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A Step from Death

Diane L. Olinger

A Step from Death: A Memoir, by Larry Woiwode. Berkeley: Counterpoint, 2008, 272 pages, $24.00.

A Step from Death is the second memoir by Larry Woiwode, renowned author and poet and one-time OPC elder. The first, What I Think I Did (2000), records Woiwode's struggle, along with his son, to keep their farm running and their family alive during a terrible winter storm. In A Step from Death, Woiwode records his "temporary escape" from death in an accident caused by his carelessness with a hay baler attached to a powerful tractor. Both accounts are interspersed with Woiwode's recollections of significant events from his childhood, his college days, his days in New York as a beginning writer/actor, his relationship with his literary father and editor, Bill Maxwell, and North Dakota farm and family life.

For those who may have struggled to make it through Woiwode's challenging novels, these memoirs provide a different sort of entry point into his thought. He writes that his memoir "is a way of describing how one mind, mine, moves—the most revealing aspect of autobiography" (47). Woiwode admits that his mind probably does not "move" in the same way as most. He suspects that he could be classified as borderline autistic or "the victim of a many-lettered attention disorder" (3). He has suffered a disassociative episode, ending in a minor breakdown (93). He thinks, observes, and writes from a "displaced region," a result of some sort of "slippage ... that draws [his] attention inward" (4).

A Step from Death does not begin where the first memoir ended, moving us forward in a straight line. Woiwode is no fan of (or, in his view of things, a captive to) "the artificial, forced imposition of step-by-step chronology" (47). He does not believe that sequential storytelling either about his life or that of his fictional characters is the best way to accomplish his purposes. He prefers to examine each event as if simultaneous, allowing him to weigh one moment against another with a "godlike gaze into mini-eternity" (47). Perhaps this approach to time and event in his writing explains why for Woiwode a tragic event (in his case his mother's death when he was a boy) is something you learn to live with, not something you get beyond (32).

However, there is some chronological progress from the first memoir to the second. Woiwode is older now, sixty-three, and thoughts of death disturb him. All of his children are grown, the youngest leaving for college. Thus, Woiwode's relationship with his adult children is a focal point. In fact, Woiwode's stated purpose for this memoir is to explain certain things about himself and his life to his only son, Joseph. We view the progress in Woiwode's relationship with his son through the lens of Woiwode's relationship with his own father in chapters titled "Sonship," "Child as Father," and "Father as Child." This culminates in Woiwode's poignant recollection of the time when Joseph, now a uniformed deputy sheriff, confronts him with the question, "Are you drinking again?" (151).

The book's title refers to the tractor incident with which it begins, but also to other near-death incidents in Woiwode's life and his son's life, to aging, and to the human condition. "Death is our destiny," writes Woiwode, and we either accept it or pretend it doesn't exist (157). Woiwode doesn't pretend. He accepts death, but not with a placid fatalism. He rages against it, and sometimes fears it, and this leads him to cling to the One who has conquered death.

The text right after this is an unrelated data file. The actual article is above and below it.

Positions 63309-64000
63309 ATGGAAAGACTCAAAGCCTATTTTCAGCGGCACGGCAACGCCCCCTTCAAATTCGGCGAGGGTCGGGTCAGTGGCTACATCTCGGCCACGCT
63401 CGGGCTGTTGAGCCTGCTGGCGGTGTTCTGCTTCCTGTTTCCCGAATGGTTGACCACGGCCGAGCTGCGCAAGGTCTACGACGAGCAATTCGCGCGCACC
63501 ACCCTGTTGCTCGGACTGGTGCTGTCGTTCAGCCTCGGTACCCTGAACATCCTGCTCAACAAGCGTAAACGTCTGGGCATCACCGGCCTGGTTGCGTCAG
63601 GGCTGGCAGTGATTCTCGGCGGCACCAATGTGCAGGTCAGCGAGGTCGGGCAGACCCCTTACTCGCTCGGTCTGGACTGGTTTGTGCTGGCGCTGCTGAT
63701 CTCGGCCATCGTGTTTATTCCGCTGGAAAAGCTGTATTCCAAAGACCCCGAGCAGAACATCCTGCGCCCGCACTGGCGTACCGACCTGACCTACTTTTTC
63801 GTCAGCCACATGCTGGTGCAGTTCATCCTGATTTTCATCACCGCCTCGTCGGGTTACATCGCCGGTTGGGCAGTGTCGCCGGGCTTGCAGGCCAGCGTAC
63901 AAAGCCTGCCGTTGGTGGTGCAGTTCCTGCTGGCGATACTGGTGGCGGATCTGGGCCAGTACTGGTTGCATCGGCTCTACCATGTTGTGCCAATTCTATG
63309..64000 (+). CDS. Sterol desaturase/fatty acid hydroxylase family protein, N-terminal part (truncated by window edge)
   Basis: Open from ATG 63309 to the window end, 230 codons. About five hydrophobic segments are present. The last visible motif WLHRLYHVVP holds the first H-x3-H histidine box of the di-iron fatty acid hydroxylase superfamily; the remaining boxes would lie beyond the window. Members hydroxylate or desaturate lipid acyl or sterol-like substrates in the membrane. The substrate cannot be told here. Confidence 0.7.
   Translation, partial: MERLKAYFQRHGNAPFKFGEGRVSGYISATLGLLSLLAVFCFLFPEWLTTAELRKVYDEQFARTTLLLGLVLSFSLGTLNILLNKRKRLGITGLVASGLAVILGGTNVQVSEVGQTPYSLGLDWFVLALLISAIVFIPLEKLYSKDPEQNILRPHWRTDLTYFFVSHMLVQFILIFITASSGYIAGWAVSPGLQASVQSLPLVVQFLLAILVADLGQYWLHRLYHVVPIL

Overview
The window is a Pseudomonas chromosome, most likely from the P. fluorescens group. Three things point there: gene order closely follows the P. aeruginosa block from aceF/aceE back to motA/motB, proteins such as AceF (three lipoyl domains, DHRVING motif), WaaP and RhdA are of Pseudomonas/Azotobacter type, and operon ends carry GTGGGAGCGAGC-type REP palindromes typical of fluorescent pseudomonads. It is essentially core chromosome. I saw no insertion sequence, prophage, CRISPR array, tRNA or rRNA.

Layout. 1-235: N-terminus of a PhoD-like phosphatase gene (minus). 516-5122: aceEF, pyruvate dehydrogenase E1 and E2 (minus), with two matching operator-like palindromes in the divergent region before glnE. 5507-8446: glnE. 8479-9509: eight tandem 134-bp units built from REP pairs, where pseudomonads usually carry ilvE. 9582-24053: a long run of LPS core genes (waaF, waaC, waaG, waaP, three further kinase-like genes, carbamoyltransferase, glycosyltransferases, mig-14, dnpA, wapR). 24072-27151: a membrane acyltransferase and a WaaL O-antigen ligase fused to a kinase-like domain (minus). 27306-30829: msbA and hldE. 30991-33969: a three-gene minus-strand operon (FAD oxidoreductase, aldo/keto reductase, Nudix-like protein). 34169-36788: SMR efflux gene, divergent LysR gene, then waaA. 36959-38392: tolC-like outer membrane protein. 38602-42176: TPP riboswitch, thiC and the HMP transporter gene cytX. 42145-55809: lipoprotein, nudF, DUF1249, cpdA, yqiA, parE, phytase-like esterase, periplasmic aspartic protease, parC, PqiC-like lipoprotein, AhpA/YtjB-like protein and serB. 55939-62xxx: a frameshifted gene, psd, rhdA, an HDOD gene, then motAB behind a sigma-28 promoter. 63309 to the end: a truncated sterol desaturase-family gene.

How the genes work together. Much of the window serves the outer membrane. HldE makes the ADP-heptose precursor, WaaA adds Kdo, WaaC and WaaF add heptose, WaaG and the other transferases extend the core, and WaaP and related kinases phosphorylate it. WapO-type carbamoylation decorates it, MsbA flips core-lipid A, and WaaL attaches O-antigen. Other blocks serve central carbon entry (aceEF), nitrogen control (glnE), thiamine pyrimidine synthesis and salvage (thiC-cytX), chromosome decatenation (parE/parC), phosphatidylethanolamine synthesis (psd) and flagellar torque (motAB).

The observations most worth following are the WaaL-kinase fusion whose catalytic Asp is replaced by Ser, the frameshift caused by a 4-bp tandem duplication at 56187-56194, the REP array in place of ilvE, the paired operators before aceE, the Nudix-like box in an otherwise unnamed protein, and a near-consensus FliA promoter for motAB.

Woiwode is a Christian and has been "from the time [he] can remember" (15). He writes of his faith in both his memoirs. However, his contemplations of Scripture and spiritual matters are not recorded as separate chapters with titles like "Why I Became a Presbyterian" or "What the Westminster Confession of the Faith Means to Me," but rather as organic parts of his experience. Scripture is part of his life and comes to mind as he struggles to free himself from the tractor, and once free, when he sees his flesh laid open in raw strips, "by his stripes I was healed" (24). He refers to a Psalm when describing his love of the land (84); a yellow ID tag in a heifer's ear is a reminder of the children's catechism question, Why did God make all things? and the answer, For his own glory.

Woiwode is intriguing. How could someone hip enough to write for the New Yorker and to refer to Robert DeNiro as "my buddy Bob" (203) have been drawn to the Orthodox Presbyterian Church? I think the answer may be rooted in his fierce independence, a pioneer spirit. As an artist, he writes like himself and like no one else (not surprising, since he mainly writes about himself, even in his fiction). As a farmer, he adopts organic methods, regardless of whether his neighbors see the sense in it (75). As a father, he refuses to send his children to the public school, even when it means a battle with state authorities (176). As a medical patient, he leaves the hospital against doctor's advice and refuses tests and treatments he deems unnecessary (26). As an English professor, he sees little value in a PhD when he already knows how to write (244). Does this independence make him noble? Arrogant? Lovable? I'm not sure, but one can see the attraction of the Reformed faith to such a man, a return to what is pure and right, and the irrelevance to him of opinions to the contrary.

A Step from Death is beautifully written. It will be appreciated by fans of Woiwode's fiction, but also by others interested in the life and thought of this important American writer.

Diane L. Olinger
Glenside, Pa. Ordained Servant, April 2009.